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The set of pointwise limits of continuous functions from from $\mathbb{R}$ to $\mathbb{R}$ is the set of Baire class 1 functions. My question is, my question is, what is the set of pointwise limits of polynomials from $\mathbb{R}$ to $\mathbb{R}$?

The Weierstrauss approximation theorem implies that every continuous function is a pointwise limit of polynomials. But are there also discontinuous functions which are pointwise limits of polynomials?

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  • $\begingroup$ As an adjunct to the accepted answer: If $f:\Bbb R\to \Bbb R$ is Baire-1 then $f^{-1}\{r\}$ is a $G_{\delta}$ set for any $r\in \Bbb R,$ and if $U$ is open in $\Bbb R$ (indeed, if $U$ is any countable union of real intervals) then $f^{-1}U$ is an$ F_{\sigma \delta}$ set.... In particular, the characteristic function $\chi_{\Bbb Q}$ of the rationals is $not$ Baire-1 because $(\chi_{\Bbb Q})^{-1}\{1\}=\Bbb Q$ is not a $G_{\delta}$ set. $\endgroup$ – DanielWainfleet Apr 3 at 5:56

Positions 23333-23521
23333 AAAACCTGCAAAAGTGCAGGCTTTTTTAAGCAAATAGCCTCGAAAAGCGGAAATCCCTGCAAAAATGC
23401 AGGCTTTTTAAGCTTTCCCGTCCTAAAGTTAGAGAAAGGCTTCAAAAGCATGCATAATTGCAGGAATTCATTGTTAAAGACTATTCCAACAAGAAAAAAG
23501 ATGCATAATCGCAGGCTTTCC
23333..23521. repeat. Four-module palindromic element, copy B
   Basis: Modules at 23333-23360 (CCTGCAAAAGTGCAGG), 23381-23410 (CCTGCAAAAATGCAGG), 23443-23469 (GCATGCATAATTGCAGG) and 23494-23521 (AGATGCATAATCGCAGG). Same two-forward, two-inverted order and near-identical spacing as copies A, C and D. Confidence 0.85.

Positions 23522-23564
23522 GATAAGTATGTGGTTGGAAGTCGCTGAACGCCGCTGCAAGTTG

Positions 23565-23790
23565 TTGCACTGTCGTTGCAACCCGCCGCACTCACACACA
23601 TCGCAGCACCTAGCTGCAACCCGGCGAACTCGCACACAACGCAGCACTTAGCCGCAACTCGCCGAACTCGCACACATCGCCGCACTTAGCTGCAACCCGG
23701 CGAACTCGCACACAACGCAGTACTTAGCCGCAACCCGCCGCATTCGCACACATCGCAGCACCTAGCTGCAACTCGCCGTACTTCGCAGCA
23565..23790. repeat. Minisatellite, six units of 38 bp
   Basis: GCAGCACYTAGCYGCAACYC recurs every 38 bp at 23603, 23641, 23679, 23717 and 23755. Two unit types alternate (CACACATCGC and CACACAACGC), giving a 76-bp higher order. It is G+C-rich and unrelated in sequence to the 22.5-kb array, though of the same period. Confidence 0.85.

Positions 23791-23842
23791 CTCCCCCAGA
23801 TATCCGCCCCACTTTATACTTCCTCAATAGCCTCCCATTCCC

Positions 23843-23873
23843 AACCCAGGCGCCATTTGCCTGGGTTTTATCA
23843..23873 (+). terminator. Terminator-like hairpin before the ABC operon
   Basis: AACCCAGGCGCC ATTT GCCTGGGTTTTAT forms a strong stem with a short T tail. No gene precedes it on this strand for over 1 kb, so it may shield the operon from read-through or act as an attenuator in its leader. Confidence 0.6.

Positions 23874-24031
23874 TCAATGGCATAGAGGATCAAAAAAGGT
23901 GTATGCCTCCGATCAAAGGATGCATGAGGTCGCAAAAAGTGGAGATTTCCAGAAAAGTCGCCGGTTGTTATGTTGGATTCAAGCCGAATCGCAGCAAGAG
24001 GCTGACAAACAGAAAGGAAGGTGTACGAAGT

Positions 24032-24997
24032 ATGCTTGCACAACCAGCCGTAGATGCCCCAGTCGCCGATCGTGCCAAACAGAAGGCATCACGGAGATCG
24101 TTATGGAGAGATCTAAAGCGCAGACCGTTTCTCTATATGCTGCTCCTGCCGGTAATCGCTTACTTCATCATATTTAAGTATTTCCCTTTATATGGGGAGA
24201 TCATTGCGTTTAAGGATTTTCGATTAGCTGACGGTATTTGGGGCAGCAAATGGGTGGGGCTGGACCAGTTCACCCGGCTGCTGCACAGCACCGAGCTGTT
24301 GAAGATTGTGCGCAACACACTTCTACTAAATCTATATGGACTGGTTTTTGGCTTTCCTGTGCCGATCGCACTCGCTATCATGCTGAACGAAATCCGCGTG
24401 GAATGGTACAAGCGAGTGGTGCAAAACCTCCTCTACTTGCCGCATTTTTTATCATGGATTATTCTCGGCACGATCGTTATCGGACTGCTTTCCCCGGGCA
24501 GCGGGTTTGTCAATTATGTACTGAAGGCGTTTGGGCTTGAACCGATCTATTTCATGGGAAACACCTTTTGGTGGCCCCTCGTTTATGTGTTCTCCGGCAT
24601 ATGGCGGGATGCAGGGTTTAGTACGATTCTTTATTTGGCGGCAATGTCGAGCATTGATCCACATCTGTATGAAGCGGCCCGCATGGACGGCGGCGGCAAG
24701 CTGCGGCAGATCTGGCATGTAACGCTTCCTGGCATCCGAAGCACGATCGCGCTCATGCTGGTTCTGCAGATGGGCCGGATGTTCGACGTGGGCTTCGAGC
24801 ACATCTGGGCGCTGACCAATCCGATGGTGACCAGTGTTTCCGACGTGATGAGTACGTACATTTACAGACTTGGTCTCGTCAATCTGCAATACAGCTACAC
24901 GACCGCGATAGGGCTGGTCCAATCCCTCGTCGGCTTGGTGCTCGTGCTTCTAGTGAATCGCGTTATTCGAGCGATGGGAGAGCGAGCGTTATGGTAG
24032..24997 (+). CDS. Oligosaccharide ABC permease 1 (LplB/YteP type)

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Any Baire class 1 function is a pointwise limit of a sequence of polynomials. Indeed, let $f:\mathbb{R}\to\mathbb{R}$ be of Baire class 1 and let $(f_n)$ be a sequence of continuous functions converging pointwise to $f$. For each $n$, let $g_n$ be a polynomial which is uniformly within $1/n$ of $f_n$ on $[-n,n]$ (by the Weierstrass approximation theorem). Then $(g_n)$ converges pointwise to $f$ as well.

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